would probably make this unfeasible.

15. CheskiChipsBannedBanned

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Racist statements aside, it's nice to see people from the 'top to bottom' engaged in finding a solution.

16. joepistoleDeacon BluesValued Senior Member

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Assuming the straw solution would work, where are you going to get enough straw?

17. Danny G"Listen.. you smell something"Registered Senior Member

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would the hay not soak up the water aswell?

18. Captain KremmenAll aboard, me Hearties!Valued Senior Member

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With hindsight the question they should have been asking 30 years ago was "What happens if all the fail-safes fail? What do we do if we have a pipe gushing oil. How do we seal it."

It's an engineering problem, and it will have a solution.

The solution needed to be ready for the disaster, not engineered after it occurred.

19. Captain KremmenAll aboard, me Hearties!Valued Senior Member

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A very similar accident occurred in 1979 in the same place.
Ixtoc I disaster, 3 June 1979 – 23 March 1980
Accident was caused by failure of the blowout preventer.

In the next nine months, experts and divers (including Red Adair[5]) were brought in to contain and cap the oil well. Approximately an average of ten thousand to thirty thousand barrels per day were discharged into the Gulf until it was finally capped on 23 March 1980.[6] Prevailing currents carried the oil towards the Texas coastline. The US government had two months to prepare booms to protect major inlets. Eventually, in the US, 162 miles (261 km) of beaches and 1421 birds were affected by 3,000,000 barrels (480,000 m3) of oil.[6] Mexico rejected US requests to be compensated for cleanup costs.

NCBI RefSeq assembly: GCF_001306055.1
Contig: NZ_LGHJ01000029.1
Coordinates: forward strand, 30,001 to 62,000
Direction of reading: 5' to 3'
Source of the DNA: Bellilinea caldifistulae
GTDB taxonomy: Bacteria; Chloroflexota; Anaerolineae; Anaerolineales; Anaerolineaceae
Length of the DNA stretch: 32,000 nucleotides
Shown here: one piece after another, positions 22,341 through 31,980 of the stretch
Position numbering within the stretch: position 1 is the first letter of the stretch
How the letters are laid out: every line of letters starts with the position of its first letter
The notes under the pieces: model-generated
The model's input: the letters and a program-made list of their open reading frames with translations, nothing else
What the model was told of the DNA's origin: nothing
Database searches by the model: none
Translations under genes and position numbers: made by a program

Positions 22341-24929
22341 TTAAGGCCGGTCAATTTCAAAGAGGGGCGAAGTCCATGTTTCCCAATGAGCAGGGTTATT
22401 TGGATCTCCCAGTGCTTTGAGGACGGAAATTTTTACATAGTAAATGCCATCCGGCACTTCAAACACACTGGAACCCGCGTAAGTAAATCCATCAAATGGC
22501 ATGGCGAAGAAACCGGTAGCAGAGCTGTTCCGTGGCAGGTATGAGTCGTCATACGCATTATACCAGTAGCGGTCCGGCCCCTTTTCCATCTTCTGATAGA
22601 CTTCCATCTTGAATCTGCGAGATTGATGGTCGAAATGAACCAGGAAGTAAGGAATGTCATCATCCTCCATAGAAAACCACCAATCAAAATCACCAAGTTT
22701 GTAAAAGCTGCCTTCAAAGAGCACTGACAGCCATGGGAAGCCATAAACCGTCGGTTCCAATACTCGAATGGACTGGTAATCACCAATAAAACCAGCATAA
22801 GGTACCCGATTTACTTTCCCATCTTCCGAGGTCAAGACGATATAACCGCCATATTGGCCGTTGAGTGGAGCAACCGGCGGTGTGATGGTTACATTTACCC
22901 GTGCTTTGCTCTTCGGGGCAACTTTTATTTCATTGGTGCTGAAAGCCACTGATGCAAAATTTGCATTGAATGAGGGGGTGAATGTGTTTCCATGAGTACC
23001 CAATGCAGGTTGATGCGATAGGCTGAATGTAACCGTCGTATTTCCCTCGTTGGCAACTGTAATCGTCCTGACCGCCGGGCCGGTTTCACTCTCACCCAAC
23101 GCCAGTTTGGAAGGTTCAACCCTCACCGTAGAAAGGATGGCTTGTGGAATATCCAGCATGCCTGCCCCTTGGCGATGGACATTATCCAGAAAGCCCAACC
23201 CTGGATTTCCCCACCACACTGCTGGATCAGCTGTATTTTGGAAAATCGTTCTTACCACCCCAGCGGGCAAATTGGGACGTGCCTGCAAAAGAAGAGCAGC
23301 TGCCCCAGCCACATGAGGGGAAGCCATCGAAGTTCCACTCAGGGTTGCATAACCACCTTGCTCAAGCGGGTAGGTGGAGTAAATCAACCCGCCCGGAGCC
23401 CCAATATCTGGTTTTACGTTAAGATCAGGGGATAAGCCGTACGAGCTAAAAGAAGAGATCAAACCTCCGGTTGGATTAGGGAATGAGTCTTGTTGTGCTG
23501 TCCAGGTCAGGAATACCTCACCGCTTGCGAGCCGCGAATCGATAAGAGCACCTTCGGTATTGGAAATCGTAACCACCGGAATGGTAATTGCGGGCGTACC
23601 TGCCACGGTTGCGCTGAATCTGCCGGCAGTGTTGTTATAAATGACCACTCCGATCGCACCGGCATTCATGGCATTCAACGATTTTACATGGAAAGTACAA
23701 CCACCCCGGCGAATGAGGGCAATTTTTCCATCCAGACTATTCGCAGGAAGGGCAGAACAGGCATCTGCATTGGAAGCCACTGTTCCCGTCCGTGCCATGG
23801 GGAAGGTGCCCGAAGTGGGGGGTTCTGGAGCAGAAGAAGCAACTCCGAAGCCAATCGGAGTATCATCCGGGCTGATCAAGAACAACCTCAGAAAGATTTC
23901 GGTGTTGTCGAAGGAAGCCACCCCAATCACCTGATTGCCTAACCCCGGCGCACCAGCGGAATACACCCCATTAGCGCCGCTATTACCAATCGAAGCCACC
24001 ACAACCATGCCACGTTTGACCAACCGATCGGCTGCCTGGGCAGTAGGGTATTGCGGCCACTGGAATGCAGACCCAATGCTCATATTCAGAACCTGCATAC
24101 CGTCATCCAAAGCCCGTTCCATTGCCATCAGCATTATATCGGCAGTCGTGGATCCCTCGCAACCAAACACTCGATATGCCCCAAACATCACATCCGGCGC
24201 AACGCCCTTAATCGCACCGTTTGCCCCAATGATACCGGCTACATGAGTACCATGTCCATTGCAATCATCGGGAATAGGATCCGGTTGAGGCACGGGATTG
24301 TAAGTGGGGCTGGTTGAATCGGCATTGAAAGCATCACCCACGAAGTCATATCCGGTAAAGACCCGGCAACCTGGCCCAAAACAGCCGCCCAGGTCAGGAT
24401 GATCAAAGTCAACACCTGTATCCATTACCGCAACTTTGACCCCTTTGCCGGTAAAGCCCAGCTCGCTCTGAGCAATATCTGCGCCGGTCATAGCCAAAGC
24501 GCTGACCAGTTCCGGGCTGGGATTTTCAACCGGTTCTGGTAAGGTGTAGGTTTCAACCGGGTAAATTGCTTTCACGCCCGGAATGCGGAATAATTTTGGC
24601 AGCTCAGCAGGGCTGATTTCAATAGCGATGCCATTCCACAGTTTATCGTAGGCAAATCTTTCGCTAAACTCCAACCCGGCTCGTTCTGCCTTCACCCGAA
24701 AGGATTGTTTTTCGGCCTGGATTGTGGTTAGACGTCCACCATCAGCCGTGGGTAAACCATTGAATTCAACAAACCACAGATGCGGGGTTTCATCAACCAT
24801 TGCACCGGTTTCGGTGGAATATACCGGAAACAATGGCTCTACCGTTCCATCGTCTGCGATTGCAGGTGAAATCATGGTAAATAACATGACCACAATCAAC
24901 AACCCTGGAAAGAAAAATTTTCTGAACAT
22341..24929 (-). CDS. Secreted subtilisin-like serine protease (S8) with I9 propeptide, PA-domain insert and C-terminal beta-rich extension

http://en.wikipedia.org/wiki/Ixtoc_I

20. Captain KremmenAll aboard, me Hearties!Valued Senior Member

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Or perhaps not, if these figures are correct

This is not drilling a well and then pumping-up the oil. On the sea bottom which is 5,000 feet below sea level the pressure by the water is already 150 bar. To spuw oil in it, is must have a pressure of at least 150 Bar or 2,200 psi. This is comparable with the pressure in an oxygen cilinder for welding. If the valve of a compressed air cylinder is broken or sheared off, the released pressure will cause the cylinder of 190 lbs to act like a rocket, shooting away quickly

http://freeinternetpress.com/story.php?sid=25602

21. BenTheManDr. of Physics, Prof. of LoveValued Senior Member

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Seldom have I seen such insight in these fora...

22. wellsiteguyRegistered Member

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If you do some quick math, it looks as though the guys in the video used about a litre of oil and a pound of hay.

A barrel is roughly 200 litres, so 200 pounds of hay, or roughly four to five bales. That would mean 25,000 bales per day to soak up the spill.

The trick would be to blow those 25,000 bales on the ocean at the point source of the spill, before it began dispersing.

The sweet light crude involved will do a lot of evaporating in the summer heat of the Gulf. The heavier, stickier fraction, would be bound to the hay...and because it becomes a "sargasso" of floating gunk, it wouldn't drift too far, unlike the streamers of crude seen blown by the wind.

My question is: WHAT THE HELL ARE YOU OFFICE GEEKS WAITING FOR???????

I see this kind of stultifying inertia throughout the oil patch, where VP's meet and hash it over, and do nothing. The field people, of which I am a member, sit there, waiting for the go-ahead, probably with everything lined up should the signal be given.

Yes, the hay would soak up water. But that's not a reason NOT to at least TRY. It was used, much too late, in the 1969 Santa Barbara spill.

Again: WHAT ARE YOU WAITING FOR????